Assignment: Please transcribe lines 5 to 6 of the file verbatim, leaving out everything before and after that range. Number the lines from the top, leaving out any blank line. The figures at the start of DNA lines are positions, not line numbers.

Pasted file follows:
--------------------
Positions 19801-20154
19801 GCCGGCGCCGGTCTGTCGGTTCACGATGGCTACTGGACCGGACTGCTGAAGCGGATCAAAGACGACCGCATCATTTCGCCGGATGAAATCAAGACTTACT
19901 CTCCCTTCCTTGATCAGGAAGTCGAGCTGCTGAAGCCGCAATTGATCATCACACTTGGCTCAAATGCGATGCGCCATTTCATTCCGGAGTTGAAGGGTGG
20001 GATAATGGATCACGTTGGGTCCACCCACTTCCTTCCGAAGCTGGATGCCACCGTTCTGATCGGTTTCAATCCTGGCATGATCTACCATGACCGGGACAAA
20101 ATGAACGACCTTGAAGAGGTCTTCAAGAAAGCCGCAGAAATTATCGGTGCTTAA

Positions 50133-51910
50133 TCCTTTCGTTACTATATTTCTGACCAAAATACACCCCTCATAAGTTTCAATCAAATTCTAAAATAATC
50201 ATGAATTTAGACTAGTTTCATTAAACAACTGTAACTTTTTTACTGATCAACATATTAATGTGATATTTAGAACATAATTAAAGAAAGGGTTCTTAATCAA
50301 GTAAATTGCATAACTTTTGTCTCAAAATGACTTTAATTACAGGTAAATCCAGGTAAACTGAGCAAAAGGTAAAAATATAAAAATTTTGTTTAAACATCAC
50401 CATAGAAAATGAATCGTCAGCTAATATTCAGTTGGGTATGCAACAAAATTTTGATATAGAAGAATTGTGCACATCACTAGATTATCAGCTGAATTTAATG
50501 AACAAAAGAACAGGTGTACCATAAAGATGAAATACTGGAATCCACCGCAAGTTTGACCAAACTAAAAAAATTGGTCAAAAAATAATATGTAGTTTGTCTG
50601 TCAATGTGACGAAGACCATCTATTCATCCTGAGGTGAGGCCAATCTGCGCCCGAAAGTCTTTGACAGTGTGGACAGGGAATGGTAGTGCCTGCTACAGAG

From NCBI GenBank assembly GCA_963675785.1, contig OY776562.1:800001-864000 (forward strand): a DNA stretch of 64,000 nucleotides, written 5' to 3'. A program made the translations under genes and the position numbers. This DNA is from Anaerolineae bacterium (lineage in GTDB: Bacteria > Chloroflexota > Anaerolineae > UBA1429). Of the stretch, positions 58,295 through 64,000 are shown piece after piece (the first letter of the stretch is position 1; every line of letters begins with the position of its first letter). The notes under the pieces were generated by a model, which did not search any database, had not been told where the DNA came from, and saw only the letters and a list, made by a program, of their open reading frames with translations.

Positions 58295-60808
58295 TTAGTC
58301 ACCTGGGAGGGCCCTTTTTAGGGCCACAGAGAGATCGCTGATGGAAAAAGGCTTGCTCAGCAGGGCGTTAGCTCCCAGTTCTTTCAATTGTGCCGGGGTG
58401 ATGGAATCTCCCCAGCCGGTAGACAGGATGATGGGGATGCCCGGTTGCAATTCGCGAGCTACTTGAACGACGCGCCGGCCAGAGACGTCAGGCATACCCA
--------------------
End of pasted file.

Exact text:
20101 ATGAACGACCTTGAAGAGGTCTTCAAGAAAGCCGCAGAAATTATCGGTGCTTAA

Positions 50133-51910